To examine overall trends in medication use within the continuously enrolled population, we used an interrupted time-series analysis with comparison-series design to examine changes in trends in the proportion of patients using any, SSRI/SNRIs (preferred and nonpreferred), and other antidepressants. Preferred and nonpreferred categories were determined by the state PA rules except for fluoxetine. Because of the introduction of generic fluoxetine to the market before policy implementation, we included both generic and brand fluoxetine in the preferred medication category. This allowed us to separate shifts in market share due to generic entry from the effect of the policy. For each generic entity, we then used information from pharmacy claims on the amount dispensed to create daily patient-level measures of medication use among defined subpopulations (ie, potential initiators, established users, newly treated patients).
From the continuously enrolled cohort, we identified a rolling subcohort of potential antidepressant initiators, defined as having no antidepressant use in the previous 6 months and fewer than 45 days in an institution during the previous 3 months. This denominator was then used to calculate the proportion of patients in each month who initiated any, SSRI/SNRI, or other antidepressant treatments. This proportion was the primary outcome measure in a time-series model predicting changes in the level and trend in rates of initiation.
Similarly, we identified a rolling cohort of established SSRI/SNRI users, defined as having had at least 2 dispensings of a single SSRI or SNRI therapy during the previous 6 months. We calculated the monthly proportion of these individuals who received a second antidepressant agent and no subsequent dispensing of the first agent in the following 6-month period. This indicator was the primary outcome of interest in a patient-level analysis examining changes in the likelihood of unintended switching among those previously taking antidepressant drugs. Given the rolling cohort design used for this outcome, we used a different definition of the prepolicy and postpolicy period to allow for an examination of switching during the period of policy implementation (prepolicy, March 2001–January 2002; policy implementation, February–April 2002; postpolicy, May 2002–April 2003).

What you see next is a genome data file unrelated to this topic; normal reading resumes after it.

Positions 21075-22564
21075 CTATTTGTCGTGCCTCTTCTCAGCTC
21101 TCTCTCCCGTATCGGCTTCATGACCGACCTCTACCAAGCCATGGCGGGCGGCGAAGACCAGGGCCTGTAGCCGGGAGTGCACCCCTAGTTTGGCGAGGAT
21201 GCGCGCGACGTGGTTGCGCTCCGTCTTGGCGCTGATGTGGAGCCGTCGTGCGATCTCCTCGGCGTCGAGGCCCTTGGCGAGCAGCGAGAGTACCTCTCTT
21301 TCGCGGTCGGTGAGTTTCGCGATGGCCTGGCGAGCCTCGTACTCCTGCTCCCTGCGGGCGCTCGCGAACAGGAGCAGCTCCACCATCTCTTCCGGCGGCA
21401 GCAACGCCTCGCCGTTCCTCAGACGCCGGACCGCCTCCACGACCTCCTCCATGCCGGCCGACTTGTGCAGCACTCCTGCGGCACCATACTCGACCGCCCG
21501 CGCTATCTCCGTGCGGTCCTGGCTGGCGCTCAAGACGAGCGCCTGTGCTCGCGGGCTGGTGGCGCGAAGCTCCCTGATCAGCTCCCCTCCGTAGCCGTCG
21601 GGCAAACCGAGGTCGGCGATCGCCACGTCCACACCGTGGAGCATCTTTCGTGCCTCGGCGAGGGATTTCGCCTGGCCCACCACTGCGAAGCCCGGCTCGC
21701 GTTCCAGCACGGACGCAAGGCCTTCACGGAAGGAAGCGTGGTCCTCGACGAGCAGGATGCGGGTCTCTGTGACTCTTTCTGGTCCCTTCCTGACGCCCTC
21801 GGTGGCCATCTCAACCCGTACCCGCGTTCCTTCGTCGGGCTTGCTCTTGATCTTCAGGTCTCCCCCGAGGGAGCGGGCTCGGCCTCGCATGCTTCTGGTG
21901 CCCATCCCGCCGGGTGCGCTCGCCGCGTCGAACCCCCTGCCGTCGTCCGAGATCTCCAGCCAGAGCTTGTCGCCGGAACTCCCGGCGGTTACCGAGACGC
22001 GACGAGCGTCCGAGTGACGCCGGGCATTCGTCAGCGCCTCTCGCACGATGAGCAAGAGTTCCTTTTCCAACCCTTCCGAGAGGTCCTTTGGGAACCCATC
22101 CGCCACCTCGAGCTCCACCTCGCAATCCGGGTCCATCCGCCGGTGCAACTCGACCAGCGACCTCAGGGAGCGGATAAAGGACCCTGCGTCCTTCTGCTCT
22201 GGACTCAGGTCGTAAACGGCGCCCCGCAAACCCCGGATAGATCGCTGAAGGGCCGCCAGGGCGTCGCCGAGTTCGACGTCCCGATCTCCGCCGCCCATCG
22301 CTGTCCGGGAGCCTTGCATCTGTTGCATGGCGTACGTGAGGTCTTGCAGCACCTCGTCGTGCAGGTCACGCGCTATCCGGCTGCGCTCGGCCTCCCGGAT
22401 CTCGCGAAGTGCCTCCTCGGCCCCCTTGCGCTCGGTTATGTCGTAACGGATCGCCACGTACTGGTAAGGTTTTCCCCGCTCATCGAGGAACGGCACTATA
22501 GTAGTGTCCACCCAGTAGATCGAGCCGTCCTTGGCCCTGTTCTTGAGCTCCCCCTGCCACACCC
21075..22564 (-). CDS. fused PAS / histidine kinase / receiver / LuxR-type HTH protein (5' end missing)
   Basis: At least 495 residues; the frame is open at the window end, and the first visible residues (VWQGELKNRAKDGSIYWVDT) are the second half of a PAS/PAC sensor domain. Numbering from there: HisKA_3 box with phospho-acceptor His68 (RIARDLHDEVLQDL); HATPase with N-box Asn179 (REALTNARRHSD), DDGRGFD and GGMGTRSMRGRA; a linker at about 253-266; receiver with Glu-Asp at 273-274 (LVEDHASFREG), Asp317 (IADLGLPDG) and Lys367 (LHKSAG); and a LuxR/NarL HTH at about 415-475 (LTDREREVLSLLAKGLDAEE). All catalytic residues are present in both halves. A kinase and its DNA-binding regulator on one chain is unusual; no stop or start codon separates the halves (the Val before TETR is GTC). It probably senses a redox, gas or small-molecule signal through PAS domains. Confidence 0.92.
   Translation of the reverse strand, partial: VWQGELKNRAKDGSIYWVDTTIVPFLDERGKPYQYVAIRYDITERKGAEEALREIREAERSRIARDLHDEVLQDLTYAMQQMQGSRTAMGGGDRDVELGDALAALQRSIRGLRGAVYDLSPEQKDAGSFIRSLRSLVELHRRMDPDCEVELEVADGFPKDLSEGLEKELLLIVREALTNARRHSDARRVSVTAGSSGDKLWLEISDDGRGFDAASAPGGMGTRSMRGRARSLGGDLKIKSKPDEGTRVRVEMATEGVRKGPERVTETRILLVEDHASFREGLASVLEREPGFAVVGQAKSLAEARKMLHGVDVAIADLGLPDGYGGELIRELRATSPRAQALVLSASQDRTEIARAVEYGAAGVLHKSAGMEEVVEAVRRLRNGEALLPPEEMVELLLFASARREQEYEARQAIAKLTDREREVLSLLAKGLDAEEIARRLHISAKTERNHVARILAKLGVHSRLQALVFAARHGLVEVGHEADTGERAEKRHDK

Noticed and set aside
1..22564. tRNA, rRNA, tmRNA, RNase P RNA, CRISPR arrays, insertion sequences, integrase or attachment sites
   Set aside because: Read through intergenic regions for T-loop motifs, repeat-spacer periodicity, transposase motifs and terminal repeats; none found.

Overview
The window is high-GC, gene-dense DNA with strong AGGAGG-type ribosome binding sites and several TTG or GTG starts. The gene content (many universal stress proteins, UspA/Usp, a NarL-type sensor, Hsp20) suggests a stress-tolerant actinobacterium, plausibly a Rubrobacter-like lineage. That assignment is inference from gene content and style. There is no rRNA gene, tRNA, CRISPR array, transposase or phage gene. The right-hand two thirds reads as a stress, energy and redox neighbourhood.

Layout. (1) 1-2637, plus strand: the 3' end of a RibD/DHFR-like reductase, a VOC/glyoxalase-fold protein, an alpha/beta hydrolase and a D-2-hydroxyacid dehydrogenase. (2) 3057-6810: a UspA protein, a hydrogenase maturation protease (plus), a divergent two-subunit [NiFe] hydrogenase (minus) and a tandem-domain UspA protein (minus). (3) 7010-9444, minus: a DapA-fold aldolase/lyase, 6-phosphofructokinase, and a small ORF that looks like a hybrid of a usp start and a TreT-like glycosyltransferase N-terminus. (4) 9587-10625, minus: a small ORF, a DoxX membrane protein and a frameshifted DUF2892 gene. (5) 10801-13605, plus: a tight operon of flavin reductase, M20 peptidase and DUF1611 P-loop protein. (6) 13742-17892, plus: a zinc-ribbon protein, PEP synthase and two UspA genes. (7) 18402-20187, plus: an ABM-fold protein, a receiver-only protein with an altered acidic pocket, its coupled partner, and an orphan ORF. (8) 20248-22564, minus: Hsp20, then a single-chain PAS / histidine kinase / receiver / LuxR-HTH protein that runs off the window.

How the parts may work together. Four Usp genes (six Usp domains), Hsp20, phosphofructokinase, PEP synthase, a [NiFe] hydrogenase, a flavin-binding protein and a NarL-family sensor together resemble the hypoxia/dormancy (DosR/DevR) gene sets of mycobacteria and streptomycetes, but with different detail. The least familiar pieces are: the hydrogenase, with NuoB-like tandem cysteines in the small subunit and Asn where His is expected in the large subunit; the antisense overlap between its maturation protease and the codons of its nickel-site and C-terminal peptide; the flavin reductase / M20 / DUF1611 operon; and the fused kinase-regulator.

Among newly treated patients, we also examined 3 patient-level medication use outcomes: switching/augmentation, discontinuation, and persistence with therapy. We defined switching/augmentation as dispensing of a second antidepressant agent during the 6 months following initiation of treatment. This definition was broader than that used for the cohort of current users as it allowed for augmentation (ie, addition of a second agent without discontinuation of the first agent). We treat switching/ augmentation as an indicator of lack of response to the initial therapeutic regimen. Discontinuation was defined as a gap in available therapy of at least 30 days during the first 6 months following initiation of treatment. Time until switching/augmentation and discontinuation were the primary outcomes for patient-level survival analysis.
We defined persistence as having medication available for at least 4 of 6 months following initiation of treatment.11 This measure was included as a dichotomous outcome for patient-level analyses exploring the impact of the policy on continuity of treatment. We censored patients with no evidence of use for 30 days or longer.
We assessed potential adverse clinical effects of the policy by examining changes in the risk of hospitalization and emergency department use, comparing patients who initiated therapy before or after the policy implementation in the study state and the comparison state. Hospital events were counted if they included at least 1 overnight stay. Emergency department visit counts excluded those that resulted in a hospital episode. We examined all hospital and emergency department events.
From the Medicaid and Medicare enrollment files, we identified patient age (≤34, 35-54, and ≥55 years old), race/ethnicity (black, white, and other), and sex, which may have influenced the timing and use of antidepressant therapy.12,13 We approximated level of comorbidity using a count of the total number of nonantidepressant medications used by each patient at baseline.14